NOTE TO READERS: Midwest Energy News is taking a break for Labor Day. The email digest will return on Tuesday, September 6.

PIPELINES: Enbridge is no longer pursuing its proposed Sandpiper pipeline in Minnesota, saying the project is no longer needed. (Minnesota Public Radio)

• A federal judge refuses to stop work on the Dakota Access pipeline amid challenges from the Three Affiliated Tribes. (Associated Press)
• The Dakota Access project was approved by the U.S. Army Corps of Engineers despite objections from multiple federal agencies. (InsideClimate News)
• Iowa’s governor says farmers are getting fair compensation in exchange for eminent domain being used to acquire right-of-way for the project. (KCRG)
Jane Kleeb, an activist who played a prominent role in the fight against Keystone XL, turns her organization’s attention to Dakota Access. (Bloomberg)
• Despite claims that the Dakota Access pipeline will be “100%” for domestic consumption, regulator filings suggest at least some of the oil may be destined for export. (The Intercept)
• Opponents of an Ohio natural gas pipeline say someone is sending fake letters in support of the project to federal regulators. (Fox 8)

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• In Ohio, natural gas production is increasing while oil is falling. (Columbus Dispatch)
• A Chicago-area refinery celebrates 90 years in business. (Chicago Tribune)
• Akron’s transit agency opens a compressed natural gas fueling station. (Cleveland Plain Dealer)
• A dispute over a 2015 Ohio Supreme Court decision on county charters could affect local oversight of drilling operations. (Athens Messenger)
• An oil field waste landfill is under review for having tons of illegal radioactive material at its site in North Dakota. (Bismarck Tribune)

• A Twin Cities apartment developer is making a major investment in solar power, hoping it will save money and attract new tenants. (Midwest Energy News)
• An Illinois college will install solar panels as part of a $1 billion revolving fund for clean energy investment. (Chicago Tribune)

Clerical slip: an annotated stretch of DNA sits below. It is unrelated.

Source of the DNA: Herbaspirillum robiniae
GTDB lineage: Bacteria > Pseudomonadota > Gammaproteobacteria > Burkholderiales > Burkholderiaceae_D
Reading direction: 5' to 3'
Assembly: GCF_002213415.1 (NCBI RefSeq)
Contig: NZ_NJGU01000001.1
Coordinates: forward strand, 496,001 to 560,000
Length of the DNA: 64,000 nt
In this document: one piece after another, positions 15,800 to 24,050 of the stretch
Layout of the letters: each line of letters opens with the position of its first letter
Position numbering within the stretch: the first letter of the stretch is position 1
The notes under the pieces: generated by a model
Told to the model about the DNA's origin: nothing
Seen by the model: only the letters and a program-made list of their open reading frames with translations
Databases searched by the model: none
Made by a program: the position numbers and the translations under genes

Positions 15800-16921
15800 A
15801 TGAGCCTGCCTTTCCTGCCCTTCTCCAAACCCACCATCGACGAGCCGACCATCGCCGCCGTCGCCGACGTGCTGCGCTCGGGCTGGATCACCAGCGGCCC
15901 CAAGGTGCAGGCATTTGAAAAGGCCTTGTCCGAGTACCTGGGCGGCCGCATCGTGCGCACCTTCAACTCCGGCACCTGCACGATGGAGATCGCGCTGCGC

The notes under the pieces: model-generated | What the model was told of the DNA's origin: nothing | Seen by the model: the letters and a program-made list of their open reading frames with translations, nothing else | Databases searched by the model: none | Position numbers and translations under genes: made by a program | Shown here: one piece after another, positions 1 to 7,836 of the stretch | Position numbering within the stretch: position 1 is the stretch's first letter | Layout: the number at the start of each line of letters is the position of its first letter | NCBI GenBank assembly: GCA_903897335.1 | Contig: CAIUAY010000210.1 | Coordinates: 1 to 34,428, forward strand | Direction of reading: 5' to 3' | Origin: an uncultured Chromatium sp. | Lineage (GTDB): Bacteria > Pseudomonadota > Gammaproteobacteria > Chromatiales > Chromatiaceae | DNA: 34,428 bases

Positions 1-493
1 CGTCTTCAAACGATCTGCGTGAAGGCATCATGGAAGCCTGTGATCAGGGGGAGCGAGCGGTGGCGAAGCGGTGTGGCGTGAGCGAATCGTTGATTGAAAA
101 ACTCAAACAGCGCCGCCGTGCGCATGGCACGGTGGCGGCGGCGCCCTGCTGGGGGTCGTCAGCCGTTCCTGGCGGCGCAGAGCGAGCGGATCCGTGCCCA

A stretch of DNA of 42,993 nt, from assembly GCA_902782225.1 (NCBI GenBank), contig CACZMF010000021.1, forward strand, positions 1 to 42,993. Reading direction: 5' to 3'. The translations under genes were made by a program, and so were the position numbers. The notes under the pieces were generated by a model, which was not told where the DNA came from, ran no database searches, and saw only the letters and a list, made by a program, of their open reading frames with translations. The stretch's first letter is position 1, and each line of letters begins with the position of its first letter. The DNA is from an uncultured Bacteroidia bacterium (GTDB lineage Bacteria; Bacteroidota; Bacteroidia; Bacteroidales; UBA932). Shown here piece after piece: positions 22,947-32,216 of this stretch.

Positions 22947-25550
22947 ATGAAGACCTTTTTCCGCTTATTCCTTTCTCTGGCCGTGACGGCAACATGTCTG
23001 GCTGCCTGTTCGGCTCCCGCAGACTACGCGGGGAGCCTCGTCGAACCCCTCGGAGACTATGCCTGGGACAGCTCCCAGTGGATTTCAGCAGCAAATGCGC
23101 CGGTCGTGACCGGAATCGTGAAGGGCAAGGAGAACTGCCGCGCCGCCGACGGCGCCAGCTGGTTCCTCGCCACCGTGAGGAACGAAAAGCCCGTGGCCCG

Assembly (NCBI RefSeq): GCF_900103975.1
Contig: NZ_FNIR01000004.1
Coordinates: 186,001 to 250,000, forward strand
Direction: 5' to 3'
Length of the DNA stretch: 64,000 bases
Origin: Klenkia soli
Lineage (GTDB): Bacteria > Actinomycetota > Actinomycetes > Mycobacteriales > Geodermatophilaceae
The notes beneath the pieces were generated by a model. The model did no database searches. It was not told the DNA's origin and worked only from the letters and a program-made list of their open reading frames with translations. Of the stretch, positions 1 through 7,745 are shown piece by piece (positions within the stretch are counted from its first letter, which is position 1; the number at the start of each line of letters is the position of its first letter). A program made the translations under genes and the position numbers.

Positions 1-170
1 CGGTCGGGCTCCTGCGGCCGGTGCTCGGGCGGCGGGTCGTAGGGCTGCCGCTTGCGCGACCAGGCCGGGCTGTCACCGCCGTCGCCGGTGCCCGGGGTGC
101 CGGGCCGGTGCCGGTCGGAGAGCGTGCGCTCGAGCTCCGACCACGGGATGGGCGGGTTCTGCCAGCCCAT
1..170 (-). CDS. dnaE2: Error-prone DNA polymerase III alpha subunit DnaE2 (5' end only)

• A 5 MW solar array goes online in Indiana. (WANE)

ELECTRIC CARS: Tesla Motors cannot bypass dealerships and sell vehicles directly to Missouri customers, according to a recent court ruling. (Associated Press)

NUCLEAR: Chicago-based Exelon Corp. bets big on nuclear energy, which accounts for 64 percent of the company’s energy portfolio. (Power)

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HYDRO: A Nebraska city is pursuing a state grant for a turbine that will be powered by currents from the Missouri River. (Sioux City Journal)

• “There are a few lessons we can learn from the heartland” on large-scale deployment of renewable energy. (Slate)
• Despite a lack of support at the state level, “local governments and the utilities that serve them in Wisconsin are moving in the right direction” on clean energy. (Union of Concerned Scientists)

Ken is the director of the Energy News Network at Fresh Energy and is a founding editor of both Midwest Energy News and Southeast Energy News. Prior to joining Fresh Energy, he was the managing editor for online news at Minnesota Public Radio. He started his journalism career in 2002 as a copy editor for the Duluth News Tribune before spending five years at the Spokesman-Review in Spokane, Washington, where he worked as a copy editor, online producer, features editor and night city editor. A Nebraska native, Ken has a bachelor's degree from the University of Nebraska-Lincoln and a master's degree from the University of Oregon. He is a member of the Society of Professional Journalists and Investigative Reporters and Editors.

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